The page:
- First Name
- Sep 29, 2021
- Reaction score
- Tucson, Az
- 2020 Tesla Model S
Surely Tesla has a few chemical engineers or materials scientists. After all they are making batteries. Much has been written about cathodic protection (underground pipelines/tanks) and sacrificial anodes (water heaters). Bolt a few ounces of magnesium to "all the right places." The magnesium will corrode before the aluminum. Inspect annually. Replace as needed.The 6,000-ton die-casting machine currently being used for Model Y/3 is using aluminum for its casting.
My concern, hopefully, yours too, the 8,000-ton die-casting machine schedule to be used for the Cybertruck is also using aluminum for its castings.
The main concern is, aluminum and stainless steel parts will be assembled together.
You shouldn't use Stainless Steel and Aluminum Together - it causes Galvanic Corrosion.
(Galvanic corrosion is the transfer of electrons from one material (anode) to another (cathode).
- Anode – material that is positively charged, electrons leave this material
- Cathode – material that is negatively charged, electrons enter this material
- Electrolyte – liquid that aids in the process of electron transfer
- Corrosion/corrode – Destroy or weaken metal gradually
Galvanic corrosion occurs when two materials (an anode and a cathode) come into contact with each other and an electrolyte. Electrolytes can be environmental factors such as humidity or rainwater. When these factors come into play, electron transfer will begin to occur. Depending on the level of resistance in an electrolyte, this transfer can happen much faster. This is why saltwater, an electrolyte with very low resistance, is a common factor when considering what product to use. Due to this, it is incredibly important to consider what material you are going to use in an environment. When working with a marine, saltwater environment, you even need to consider the type of stainless steel you are using.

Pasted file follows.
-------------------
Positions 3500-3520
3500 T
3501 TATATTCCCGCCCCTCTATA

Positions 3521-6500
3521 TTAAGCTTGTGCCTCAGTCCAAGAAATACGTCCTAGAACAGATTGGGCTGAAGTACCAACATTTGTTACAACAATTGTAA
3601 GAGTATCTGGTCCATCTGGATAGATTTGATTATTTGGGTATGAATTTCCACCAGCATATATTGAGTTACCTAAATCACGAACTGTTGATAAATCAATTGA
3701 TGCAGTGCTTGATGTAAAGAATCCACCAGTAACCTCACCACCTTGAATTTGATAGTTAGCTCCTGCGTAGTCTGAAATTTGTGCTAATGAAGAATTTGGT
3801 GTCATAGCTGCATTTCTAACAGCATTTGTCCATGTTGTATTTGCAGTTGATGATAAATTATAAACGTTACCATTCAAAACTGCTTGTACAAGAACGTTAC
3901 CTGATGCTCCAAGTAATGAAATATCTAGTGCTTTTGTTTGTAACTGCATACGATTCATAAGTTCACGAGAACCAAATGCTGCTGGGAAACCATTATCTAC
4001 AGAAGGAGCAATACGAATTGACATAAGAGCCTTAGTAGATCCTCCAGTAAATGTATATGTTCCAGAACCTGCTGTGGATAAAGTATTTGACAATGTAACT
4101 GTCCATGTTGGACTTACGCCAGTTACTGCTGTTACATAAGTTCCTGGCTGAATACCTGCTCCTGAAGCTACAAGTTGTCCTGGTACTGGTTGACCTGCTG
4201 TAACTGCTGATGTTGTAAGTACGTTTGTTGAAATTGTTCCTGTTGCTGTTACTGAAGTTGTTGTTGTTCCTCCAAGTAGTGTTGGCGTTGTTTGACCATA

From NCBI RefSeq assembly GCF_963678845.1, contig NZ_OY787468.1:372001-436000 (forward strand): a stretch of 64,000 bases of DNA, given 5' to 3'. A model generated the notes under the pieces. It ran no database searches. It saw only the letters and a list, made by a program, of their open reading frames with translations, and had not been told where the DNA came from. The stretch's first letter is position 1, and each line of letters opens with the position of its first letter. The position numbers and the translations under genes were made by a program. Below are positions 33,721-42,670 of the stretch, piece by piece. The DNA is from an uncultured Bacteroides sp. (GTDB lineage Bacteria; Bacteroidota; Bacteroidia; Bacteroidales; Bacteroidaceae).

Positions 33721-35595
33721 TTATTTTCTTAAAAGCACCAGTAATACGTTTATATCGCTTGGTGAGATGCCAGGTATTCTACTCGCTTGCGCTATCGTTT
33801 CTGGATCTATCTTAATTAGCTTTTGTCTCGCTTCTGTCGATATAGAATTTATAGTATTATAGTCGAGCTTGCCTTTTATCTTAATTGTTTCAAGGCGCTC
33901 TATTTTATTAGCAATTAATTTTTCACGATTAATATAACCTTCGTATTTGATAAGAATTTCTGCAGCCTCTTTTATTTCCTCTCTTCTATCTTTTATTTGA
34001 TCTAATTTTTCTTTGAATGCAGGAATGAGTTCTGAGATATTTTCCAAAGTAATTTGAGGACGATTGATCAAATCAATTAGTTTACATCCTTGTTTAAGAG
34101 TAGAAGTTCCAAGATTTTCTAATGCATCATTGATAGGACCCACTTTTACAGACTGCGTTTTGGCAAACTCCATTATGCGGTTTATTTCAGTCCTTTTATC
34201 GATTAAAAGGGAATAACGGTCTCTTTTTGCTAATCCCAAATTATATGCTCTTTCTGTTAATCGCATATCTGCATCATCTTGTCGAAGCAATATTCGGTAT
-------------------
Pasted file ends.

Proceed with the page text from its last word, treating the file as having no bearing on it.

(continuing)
There are multiple kinds of rust that can occur during the oxidization process.
How Can Galvanic Corrosion be stopped?
There are a few steps you can take if you MUST use these materials together.
Just an FYI, for the engineers/production staff, to perform during the manufacture of this product.
- Add an insulator between the two materials so they no longer connect. Without that connection, the transfer of electrons cannot occur. Well Nuts are a commonly used fastener to help separate materials that can suffer from galvanic corrosion.
- Use materials with the same potential. Metals with the same corrosion resistance are typically ok to use together.
- If you are in a situation where only one of the materials will come into contact with an electrolyte then the transfer of electrons will not occur.
- If there is a coating on the cathode it can prevent the transfer through increased resistance.
- Consider your environment before installing. Choose materials that will work for your environment.
- Coat or paint your assembly (completely) so that the electrolyte cannot make contact with the materials
- Use neoprene EPDM or bonding washers as a barrier in between the metals.